A marvelous narrative about a little-known man and the science he founded, which sparked Darwin's theory of evolution - helping to free science from the straitjacket of religious orthodoxy.
There are three men whose contributions helped free science from the
straitjacket of theology. Two of the three - Nicolaus Copernicus and Charles
Darwin - are widely known and heralded for their breakthroughs. The third,
James Hutton, never received the same recognition, yet he profoundly
changed our understanding of the earth and its dynamic forces. Hutton
proved that the earth was likely millions of years old rather than the
biblically determined six thousand, and that it was continuously being
shaped and re-shaped by myriad everyday forces rather than one cataclysmic
In this expertly crafted narrative, Jack Repcheck tells the remarkable story of this Scottish gentleman farmer and how his simple observations on his small tract of land led him to a theory that was in direct confrontation with the Bible and that also provided the scientific proof that would spark Darwin's theory of evolution. It is also the story of Scotland and the Scottish Enlightenment, which brought together some of the greatest thinkers of the age, from David Hume and Adam Smith to James Watt and Erasmus Darwin. Finally, it is a story about the power of the written word. Repcheck argues that Hutton's work was lost to history because he could not describe his findings in graceful and readable prose. (Unlike Darwin's Origin of the Species, Hutton's one and only book was impenetrable.)
A marvelous narrative about a little-known man and the science he founded, The Man Who Found Time is also a parable about the power of books to shape the history of ideas.
Looking So Far Into the Abyss of Time
On a sunny June afternoon in 1788, three gentlemen from Edinburgh, along with several farmhands, boarded a boat on a desolate Scottish beach. After clearing the waves, they began sailing south along the North Sea coast. The men were in search of a rock exposure on the battered cliffs that would prove one of the most stunning claims in the history of sciencethat the earth was ancient beyond calculation. In the late eighteenth century, as in all centuries since the formation of the Christian church, this was a blasphemous statement. The Scottish Presbyterian Church, the English Anglican Church, the Lutheran Church, and the Catholic Churchindeed, all Christian churches, their clergies, and their followersbelieved that the earth was not even 6,000 years old. This belief was a tenet based on rigorous analysis of the Bible and other holy scriptures. ...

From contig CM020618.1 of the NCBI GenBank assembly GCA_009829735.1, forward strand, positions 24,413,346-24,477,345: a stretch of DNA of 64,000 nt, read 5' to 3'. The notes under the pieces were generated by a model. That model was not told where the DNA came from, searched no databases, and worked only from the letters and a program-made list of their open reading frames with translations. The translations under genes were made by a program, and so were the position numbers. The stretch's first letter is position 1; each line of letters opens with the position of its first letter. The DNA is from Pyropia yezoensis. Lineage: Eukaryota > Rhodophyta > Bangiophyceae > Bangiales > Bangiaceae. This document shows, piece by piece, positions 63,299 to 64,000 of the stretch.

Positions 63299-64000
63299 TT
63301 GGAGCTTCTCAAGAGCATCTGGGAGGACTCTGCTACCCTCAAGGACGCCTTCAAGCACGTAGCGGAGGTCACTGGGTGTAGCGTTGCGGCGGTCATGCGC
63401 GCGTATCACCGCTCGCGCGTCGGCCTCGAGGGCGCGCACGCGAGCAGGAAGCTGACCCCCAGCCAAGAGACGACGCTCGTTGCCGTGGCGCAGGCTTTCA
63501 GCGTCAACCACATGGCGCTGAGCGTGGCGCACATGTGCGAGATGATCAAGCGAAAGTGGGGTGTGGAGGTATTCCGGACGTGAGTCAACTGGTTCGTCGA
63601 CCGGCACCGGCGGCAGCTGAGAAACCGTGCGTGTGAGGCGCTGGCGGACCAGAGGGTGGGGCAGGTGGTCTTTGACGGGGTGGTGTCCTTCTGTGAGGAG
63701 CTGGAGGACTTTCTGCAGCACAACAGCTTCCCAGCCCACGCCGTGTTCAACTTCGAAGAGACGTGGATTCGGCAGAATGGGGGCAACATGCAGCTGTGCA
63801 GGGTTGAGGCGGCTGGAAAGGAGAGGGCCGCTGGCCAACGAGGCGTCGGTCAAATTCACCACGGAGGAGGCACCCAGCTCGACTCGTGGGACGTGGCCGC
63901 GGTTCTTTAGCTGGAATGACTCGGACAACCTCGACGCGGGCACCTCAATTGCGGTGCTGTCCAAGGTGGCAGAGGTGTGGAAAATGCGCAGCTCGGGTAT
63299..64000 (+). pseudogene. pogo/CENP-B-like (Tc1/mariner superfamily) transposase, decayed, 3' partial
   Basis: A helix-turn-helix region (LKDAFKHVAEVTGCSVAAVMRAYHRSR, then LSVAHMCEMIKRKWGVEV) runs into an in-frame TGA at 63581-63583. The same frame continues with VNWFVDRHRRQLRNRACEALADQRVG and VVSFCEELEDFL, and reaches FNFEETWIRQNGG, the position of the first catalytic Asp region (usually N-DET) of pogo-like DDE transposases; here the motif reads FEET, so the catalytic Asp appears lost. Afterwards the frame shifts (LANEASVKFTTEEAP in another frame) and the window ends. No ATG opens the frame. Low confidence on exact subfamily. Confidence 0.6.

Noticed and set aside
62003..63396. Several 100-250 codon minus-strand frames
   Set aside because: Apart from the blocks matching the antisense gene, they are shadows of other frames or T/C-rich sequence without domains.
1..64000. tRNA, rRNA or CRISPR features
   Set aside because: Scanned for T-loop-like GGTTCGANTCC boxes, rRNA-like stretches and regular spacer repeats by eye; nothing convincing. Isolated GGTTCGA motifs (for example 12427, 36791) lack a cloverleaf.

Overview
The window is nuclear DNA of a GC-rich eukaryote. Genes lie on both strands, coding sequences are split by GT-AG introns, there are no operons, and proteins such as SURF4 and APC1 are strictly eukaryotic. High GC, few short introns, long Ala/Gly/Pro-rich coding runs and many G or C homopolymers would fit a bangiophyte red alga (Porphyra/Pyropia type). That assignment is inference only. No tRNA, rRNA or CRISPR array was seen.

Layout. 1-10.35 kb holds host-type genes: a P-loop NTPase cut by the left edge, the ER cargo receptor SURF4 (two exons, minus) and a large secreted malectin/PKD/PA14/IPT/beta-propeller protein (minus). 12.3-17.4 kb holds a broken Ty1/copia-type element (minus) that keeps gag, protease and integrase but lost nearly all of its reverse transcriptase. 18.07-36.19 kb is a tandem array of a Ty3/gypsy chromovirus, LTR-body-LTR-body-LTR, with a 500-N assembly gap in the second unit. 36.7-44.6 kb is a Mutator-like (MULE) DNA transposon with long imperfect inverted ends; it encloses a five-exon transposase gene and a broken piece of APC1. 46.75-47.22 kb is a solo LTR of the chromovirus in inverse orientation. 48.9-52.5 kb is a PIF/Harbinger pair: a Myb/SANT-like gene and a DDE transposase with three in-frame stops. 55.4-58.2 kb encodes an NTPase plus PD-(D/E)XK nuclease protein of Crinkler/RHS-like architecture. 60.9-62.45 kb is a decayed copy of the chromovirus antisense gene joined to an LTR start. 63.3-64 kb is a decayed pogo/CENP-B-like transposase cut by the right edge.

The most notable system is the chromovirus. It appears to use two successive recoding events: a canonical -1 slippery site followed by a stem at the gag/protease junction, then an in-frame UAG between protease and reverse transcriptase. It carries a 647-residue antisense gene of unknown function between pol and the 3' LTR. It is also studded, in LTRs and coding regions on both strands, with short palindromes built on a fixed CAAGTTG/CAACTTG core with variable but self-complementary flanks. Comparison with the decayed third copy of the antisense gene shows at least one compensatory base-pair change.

If you liked The Man Who Found Time, try these:
Stranger than fiction, blending tragedy and farce, How to Create the Perfect Wife is an engrossing tale of the radicalism, and deep contradictions, at the heart of the Enlightenment.
Darwins Ghosts tells the story of the collective discovery of evolution, from Aristotle to Al-Jahiz, an Arab writer in the first century, from Leonardo da Vinci to Denis Diderot in Paris, exploring the origins of species while under the surveillance of the secret police.
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No Man's Land
by Simon Tolkien
Inspired by the experiences of his grandfather, J. R. R. Tolkien, during World War I.
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